Date of Award

5-18-2013

Document Type

Thesis

Degree Name

Master of Arts in Liberal Studies (MALS)

Department

Liberal Studies

First Reader

Richard Chrisman

Second Reader

Mark Rye

Abstract

The aim of this thesis is to define and expand on the experience of traumatic loss and to examine the helpful role that pastoral caregivers play in supporting survivors of traumatic loss. The thesis will discuss and analyze theological and psychological responses to traumatic loss that are both "life-giving" or growth-oriented and "life-limiting" or growth-inhibiting. Its goal is to serve as a guide for pastoral caregivers who are caring for with bereaved people "walking through the darkness" of traumatic loss.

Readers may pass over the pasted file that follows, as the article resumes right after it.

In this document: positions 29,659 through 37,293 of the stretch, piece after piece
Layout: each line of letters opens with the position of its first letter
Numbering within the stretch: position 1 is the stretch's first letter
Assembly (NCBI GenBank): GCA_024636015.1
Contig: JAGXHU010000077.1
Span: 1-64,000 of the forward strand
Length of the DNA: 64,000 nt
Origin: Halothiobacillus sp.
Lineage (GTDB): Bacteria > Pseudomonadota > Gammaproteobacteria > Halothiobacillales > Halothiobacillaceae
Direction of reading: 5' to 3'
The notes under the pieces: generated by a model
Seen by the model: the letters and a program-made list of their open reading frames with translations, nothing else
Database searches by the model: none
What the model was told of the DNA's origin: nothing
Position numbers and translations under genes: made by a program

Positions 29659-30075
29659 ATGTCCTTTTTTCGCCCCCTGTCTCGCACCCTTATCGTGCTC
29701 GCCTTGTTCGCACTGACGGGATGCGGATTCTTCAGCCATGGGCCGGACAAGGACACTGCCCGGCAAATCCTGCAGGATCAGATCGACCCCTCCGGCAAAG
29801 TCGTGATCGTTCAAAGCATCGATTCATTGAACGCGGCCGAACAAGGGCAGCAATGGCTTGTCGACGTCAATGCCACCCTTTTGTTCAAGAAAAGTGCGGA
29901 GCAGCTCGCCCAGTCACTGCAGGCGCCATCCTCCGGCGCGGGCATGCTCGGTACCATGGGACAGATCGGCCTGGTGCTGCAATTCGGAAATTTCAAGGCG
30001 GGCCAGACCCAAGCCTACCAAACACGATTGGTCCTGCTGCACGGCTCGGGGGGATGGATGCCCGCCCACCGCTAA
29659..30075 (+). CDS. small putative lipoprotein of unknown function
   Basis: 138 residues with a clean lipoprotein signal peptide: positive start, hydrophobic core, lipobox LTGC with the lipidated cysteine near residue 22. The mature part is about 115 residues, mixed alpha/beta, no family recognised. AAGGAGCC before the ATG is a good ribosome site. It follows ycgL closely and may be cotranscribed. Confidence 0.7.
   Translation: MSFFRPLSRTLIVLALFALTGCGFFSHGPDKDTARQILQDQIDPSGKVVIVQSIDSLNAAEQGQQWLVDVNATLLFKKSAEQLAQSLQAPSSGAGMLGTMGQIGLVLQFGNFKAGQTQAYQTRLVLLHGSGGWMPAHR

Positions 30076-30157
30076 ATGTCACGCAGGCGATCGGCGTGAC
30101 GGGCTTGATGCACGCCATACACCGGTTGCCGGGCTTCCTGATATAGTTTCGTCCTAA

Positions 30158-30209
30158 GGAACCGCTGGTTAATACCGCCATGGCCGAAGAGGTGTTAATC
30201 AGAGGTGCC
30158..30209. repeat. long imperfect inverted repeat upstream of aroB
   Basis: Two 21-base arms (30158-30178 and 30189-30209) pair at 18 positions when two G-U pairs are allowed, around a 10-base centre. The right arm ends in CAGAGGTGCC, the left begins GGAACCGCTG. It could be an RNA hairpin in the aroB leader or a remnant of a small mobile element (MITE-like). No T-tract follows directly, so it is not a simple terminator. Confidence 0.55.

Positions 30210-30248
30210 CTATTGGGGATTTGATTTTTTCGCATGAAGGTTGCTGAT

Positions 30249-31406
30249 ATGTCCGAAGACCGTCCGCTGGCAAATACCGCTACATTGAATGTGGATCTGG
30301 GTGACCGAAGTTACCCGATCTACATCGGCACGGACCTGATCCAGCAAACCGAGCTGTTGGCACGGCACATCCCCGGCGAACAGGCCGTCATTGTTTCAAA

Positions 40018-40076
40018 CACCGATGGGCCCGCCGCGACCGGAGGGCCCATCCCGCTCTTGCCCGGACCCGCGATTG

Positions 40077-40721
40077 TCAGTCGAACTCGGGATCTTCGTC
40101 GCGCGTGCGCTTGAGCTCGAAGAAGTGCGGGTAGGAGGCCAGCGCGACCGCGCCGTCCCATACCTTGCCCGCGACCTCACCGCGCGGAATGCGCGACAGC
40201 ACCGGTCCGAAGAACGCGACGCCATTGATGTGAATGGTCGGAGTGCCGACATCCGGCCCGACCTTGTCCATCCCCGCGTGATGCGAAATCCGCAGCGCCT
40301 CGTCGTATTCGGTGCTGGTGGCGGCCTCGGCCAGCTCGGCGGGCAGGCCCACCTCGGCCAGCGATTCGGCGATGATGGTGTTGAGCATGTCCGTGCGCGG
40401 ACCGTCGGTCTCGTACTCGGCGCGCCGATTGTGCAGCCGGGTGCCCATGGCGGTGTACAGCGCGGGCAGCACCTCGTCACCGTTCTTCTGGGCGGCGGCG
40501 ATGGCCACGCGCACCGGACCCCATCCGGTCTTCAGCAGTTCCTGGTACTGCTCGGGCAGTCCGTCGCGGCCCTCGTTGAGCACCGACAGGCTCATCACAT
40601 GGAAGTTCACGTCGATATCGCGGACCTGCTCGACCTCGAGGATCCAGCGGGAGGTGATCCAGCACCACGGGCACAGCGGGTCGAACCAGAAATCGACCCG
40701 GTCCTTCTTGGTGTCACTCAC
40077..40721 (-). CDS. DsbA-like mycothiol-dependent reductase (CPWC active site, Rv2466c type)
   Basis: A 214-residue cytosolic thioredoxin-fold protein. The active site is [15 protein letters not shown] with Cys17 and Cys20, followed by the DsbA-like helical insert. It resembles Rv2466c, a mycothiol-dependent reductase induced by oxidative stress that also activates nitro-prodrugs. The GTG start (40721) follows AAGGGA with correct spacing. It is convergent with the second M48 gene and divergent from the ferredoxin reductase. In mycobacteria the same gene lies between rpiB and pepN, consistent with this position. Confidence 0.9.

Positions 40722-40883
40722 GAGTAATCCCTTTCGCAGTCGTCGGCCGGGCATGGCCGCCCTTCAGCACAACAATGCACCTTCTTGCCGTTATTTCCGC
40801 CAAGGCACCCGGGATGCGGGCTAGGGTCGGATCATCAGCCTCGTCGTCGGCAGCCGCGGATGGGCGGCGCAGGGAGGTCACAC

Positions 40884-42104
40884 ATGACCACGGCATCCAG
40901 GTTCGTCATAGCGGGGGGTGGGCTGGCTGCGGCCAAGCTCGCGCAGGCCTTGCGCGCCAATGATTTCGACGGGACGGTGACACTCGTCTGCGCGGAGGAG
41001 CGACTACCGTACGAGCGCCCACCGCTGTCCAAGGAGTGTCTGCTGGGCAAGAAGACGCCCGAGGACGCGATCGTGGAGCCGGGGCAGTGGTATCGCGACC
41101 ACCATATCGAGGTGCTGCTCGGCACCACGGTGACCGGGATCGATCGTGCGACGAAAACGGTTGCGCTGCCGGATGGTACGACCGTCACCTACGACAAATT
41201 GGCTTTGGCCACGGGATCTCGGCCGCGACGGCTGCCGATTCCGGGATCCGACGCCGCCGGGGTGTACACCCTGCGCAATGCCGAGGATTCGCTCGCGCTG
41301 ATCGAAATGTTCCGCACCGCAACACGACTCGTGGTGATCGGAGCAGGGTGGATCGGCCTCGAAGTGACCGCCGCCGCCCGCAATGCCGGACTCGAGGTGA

Part I will begin with an overview/analysis of the grief process, and parts II and III will build on the claim that traumatic loss is complex, warranting its own space for theological and psychological study. Part IV of the paper will examine theological responses to grief and traumatic loss, expanding on Pargament et al.'s (2006) work on spiritual orienting systems. Parts V and VI explore the role of pastoral caregivers in the grief process, delving into the ministry of presence and identifying healing practices, including an overview of the role of social support, prayer, forgiveness, meditation, and guided imagery.

In conclusion, this thesis argues pastoral caregivers have a unique and impactful role in supporting survivors of traumatic loss. The goal is for this thesis to offer guidelines, both practical and theological, for pastoral caregivers and to contribute to the overall healing of those affected by traumatic loss.

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